Darryl C. Zeldin, MD, National Institute of Environmental Health Sciences/NIH

Darryl C. Zeldin, MD
Darryl C. Zeldin, MD

The research focus in the Zeldin group is P450- and cyclooxygenase-derived eicosanoids, with an emphasis on how they function in the respiratory and cardiovascular systems. Their group has identified a number of P450s that are active in the metabolism of arachidonic acid to epoxyeicosatrienoic acids (EETs) in the respiratory and cardiovascular systems. They have also shown that soluble epoxide hydrolase (sEH) is the main enzyme involved in EET removal. EETs possess a myriad of biological effects and are involved in the regulation of vascular and airway tone, inflammation, and response to environmental stressors such as ischemia. Opportunities for translational research in this area include development of novel therapeutics for management of hypertension, atherosclerosis, ischemic heart disease and inflammatory diseases of the lung. The cyclooxygenase work focuses on the role of prostaglandins in regulating lung function under both normal and pathological conditions. Work in this area is based on the hypothesis that cyclooxygenase-derived eicosanoids are important modulators of the lung immune response to environmental agents such as allergens, respiratory viruses and bacterial lipopolysaccharide. The group has utilized cyclooxygenase knockout mice and developed cyclooxygenase transgenic animals to study the effects of altered prostaglandin biosynthesis in the lung. The studies in this area will lead to additional opportunities for both mechanistic and translational research in environmental lung diseases.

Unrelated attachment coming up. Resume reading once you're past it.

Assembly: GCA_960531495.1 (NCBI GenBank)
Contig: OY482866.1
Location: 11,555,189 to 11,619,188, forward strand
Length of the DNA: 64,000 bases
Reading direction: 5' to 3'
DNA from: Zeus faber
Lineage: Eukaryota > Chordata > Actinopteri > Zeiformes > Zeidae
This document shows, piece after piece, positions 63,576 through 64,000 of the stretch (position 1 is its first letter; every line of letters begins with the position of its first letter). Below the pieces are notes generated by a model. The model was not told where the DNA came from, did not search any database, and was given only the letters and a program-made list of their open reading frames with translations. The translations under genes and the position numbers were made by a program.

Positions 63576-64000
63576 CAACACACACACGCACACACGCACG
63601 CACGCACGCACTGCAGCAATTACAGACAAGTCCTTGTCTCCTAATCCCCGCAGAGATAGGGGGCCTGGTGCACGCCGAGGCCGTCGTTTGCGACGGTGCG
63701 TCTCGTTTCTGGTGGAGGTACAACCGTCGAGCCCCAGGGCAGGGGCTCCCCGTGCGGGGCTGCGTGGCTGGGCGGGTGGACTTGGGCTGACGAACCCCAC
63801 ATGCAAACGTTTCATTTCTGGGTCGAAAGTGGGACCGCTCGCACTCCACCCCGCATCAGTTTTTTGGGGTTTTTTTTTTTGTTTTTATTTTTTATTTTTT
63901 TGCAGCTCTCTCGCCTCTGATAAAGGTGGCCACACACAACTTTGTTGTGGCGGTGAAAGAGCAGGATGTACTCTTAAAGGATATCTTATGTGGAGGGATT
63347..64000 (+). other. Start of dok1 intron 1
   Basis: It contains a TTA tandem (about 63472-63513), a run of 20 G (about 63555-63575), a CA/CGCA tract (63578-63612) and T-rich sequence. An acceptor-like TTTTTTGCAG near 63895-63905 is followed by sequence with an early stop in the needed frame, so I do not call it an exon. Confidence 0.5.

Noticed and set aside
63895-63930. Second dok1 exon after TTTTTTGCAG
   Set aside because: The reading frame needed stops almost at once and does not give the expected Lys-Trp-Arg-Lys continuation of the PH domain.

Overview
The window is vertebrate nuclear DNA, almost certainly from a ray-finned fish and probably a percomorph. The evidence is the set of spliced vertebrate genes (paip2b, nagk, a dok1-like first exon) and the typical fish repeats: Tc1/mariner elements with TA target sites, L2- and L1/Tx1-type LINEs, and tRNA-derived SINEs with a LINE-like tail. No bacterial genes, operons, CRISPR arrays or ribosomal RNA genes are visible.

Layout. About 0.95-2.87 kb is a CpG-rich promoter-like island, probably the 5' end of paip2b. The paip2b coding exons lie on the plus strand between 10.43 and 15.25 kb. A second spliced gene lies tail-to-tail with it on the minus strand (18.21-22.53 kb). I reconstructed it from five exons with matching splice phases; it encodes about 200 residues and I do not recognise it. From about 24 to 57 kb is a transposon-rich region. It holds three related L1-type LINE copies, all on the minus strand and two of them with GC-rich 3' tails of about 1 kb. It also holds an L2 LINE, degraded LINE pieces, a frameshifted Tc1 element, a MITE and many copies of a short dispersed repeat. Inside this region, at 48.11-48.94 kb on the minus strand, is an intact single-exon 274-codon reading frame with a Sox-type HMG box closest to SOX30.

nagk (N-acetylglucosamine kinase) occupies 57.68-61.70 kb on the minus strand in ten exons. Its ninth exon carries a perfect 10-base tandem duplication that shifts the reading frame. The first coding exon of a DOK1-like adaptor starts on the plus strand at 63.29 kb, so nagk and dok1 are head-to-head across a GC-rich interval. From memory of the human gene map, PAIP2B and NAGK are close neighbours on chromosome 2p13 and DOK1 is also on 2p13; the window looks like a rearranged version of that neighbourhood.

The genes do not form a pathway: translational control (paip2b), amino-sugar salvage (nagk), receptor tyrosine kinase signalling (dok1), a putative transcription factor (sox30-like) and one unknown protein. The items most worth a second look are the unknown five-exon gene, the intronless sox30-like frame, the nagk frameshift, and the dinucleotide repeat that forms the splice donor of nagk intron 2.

1. Yaghi A, Bradbury JA, Zeldin DC, Mehta S, Bend JR, McCormack DG. Pulmonary cytochrome P-450 2J4 is reduced in a rat model of acute Pseudomonas pneumonia. Am J Physiol Lung Cell Mol Physiol. 2003 Nov;285(5):L1099-105. Epub 2003 Jul 25. PubMed PMID: 12882760.